Over the course of two years, Averi Olson, OTD partnered with UMASH to address the occupational strengths and risks of aging on the farm.
2020 UMASH ONLINE COMMUNITY FORUMS
Aging on the Farm
Agriculture, as a profession, has more mostly “older workers” than any other profession or industry. In addition, the agricultural industry ranks as one of the most hazardous.
The average age of farmers is approaching 60. Many continue to live and work on the farm well beyond typical retirement age. There are many reasons farmers continue to work in farming for decades, including lifestyle choices, being their own boss, enjoyment of the land, and producing food.
With fewer farmers, we need to consider ways to support them as they age. The aging process has implications for work safety including physiological changes such as loss of senses, muscle mass and slower response times. Older farmers are also more prone to injuries, which emphasizes the need for health and safety education and outreach for aging farmers.
Aging in place for farmers raises a number of challenges and opportunities. To support our farmers, we need to raise the awareness of the impact of aging and ways to prevent injuries.
To build upon the ideas generated in the Aging on the Farm Community Forum, UMASH invited partnership proposals that would address forum themes and build partnerships in the region to respond to the needs. Four proposals were selected to partner with UMASH.
UMASH hosted a series of online community forums, each with a regional focus in the Upper Midwest.
The purpose of the forums is to engage community and health related organizations and community members who are in regional proximity to one another on the topic of aging in place for the agricultural workforce and their communities. These forums considered the following questions: What can we do to support the health and safety of aging farmers, and farm families? What are the challenges? What are the opportunities?
The forums were hosted through Zoom video conferencing and included short presentations on aging, healthy living, and how health conditions and aging can impact safety on the farm. Online breakout discussions connected community members and professionals to discuss challenges, share resources, identify needs, gaps in resources, and generate ideas for potential collaboration.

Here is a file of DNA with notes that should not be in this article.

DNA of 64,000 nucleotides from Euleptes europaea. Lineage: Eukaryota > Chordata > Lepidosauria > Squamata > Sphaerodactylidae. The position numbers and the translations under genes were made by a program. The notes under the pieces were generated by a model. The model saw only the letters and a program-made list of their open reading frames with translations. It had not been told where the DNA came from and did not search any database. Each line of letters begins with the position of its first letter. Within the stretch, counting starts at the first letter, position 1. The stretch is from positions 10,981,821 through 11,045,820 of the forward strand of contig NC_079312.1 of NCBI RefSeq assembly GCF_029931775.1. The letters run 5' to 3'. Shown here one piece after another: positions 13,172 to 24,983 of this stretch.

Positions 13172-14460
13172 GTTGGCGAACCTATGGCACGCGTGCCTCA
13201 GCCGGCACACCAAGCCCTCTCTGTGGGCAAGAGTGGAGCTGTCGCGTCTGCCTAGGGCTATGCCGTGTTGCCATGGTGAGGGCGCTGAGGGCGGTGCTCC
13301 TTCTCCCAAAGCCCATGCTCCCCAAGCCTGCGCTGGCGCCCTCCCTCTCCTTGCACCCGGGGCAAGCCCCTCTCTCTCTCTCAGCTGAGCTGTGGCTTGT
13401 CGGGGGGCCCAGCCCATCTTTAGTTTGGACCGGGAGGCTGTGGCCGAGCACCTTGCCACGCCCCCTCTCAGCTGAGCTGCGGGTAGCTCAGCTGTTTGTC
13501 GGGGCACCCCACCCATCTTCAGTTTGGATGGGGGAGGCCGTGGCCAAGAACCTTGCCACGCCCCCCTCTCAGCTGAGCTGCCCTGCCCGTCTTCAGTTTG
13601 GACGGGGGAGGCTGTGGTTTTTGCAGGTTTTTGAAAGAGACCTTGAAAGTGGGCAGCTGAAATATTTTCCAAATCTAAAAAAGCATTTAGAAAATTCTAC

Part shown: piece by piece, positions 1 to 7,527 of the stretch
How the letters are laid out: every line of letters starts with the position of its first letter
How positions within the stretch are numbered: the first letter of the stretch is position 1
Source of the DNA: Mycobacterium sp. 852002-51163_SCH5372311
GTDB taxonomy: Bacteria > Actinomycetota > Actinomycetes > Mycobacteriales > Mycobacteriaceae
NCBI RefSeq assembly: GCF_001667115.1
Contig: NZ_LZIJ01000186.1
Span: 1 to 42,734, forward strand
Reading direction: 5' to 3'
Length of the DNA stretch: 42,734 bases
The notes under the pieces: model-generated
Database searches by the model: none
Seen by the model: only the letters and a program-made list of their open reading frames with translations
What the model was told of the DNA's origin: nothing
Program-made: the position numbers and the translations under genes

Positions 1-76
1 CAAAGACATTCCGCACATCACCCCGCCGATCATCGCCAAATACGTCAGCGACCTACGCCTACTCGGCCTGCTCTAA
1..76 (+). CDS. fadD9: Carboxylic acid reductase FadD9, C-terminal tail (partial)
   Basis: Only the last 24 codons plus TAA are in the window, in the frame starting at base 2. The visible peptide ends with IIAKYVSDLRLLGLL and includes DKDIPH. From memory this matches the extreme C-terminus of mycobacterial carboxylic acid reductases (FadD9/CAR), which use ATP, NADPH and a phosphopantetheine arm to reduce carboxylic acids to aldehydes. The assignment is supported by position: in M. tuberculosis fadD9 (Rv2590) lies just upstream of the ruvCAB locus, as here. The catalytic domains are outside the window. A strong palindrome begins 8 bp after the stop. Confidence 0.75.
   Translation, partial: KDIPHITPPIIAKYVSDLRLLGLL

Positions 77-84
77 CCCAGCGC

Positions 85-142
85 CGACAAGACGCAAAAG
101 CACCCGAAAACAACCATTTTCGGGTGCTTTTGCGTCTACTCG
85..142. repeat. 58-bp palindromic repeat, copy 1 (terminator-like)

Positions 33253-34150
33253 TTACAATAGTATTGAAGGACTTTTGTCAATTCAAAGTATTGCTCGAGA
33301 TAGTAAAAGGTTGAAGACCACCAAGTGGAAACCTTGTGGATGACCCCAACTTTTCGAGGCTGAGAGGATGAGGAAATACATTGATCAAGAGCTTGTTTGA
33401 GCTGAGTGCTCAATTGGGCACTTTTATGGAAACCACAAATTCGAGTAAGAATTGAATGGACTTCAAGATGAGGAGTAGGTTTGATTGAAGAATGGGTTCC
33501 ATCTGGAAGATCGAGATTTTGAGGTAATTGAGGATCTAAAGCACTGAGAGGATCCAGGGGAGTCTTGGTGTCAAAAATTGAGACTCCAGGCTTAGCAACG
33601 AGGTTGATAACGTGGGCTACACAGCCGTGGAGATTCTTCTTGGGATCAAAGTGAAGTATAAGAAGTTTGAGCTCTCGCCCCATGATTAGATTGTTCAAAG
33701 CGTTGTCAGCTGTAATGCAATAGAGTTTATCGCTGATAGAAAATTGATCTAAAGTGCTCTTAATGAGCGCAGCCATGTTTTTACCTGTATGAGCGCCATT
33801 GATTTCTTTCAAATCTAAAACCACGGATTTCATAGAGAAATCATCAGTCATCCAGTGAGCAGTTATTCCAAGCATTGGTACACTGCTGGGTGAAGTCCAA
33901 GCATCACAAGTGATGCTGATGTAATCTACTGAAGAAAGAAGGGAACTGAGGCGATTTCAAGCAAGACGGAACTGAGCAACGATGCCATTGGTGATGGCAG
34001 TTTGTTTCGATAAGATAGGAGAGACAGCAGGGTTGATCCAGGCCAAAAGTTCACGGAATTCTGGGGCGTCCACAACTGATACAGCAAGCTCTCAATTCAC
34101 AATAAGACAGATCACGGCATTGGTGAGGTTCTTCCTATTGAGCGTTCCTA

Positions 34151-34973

- Increase awareness on aging in place and its accompanying health and safety implications
- Identify regional needs to create educational/outreach materials
- Collect community resources to support our farmers
- Encourage community engagement
CEU credits provided by the Midwest Center for Occupational Health and Safety.
EVENT SUMMARY AND COMMUNITY RESOURCES:
VIDEOS AND PRESENTER BIOS:
Click the plus icon to open the box to access the videos, slides, and presenter bios for each forum.
Challenges and Opportunities of Aging in Rural Communities
Joseph E. Gaugler, PhD
Aging Safely and Productively: What You Need to Know
Lisa F Schiller, PhD, APNP, RN, FNP-BC
Act Your Age: Resistance Training for Healthy Aging
Nicholas M. Beltz, PhD, ACSM-RCEP, CSCS
Farmer Perspective: Aging on the Farm
Reasons for Continuing to Farm and Meeting Health Needs in Later Years
Florence Becot, PhD
Aging in Place: Challenges and Opportunities for Farmers
Jane Strommen, PhD
Aging and Agriculture: Health, Hazards, and Issues of North American Elderly Farmers
Carla Wilhite, ODT
Farmer Perspective: Aging on the Farm
Dan Younggren, Sugarbeet Farmer
SHARE YOUR TOP CONCERNS:
We want to hear from you!
Please take 5 seconds or 5 minutes to vote on your top health and safety concerns for aging farmers:
Vote online at z.umn.edu/AgingFarmers
VIDEO: Aging on the Farm
“As we age, we need to be mindful of how we do physical work and support our agricultural workers and producers. This forum is a great way to bring community members together to identify the needs of farmers and support our rural communities.”
Contact Megan Schossow if you would like to share resources on health, safety, or aging.
The Community Forums are sponsored by the Upper Midwest Agricultural Safety and Health Center (UMASH) and the Center on Aging in the University of Minnesota’s School of Public Health.
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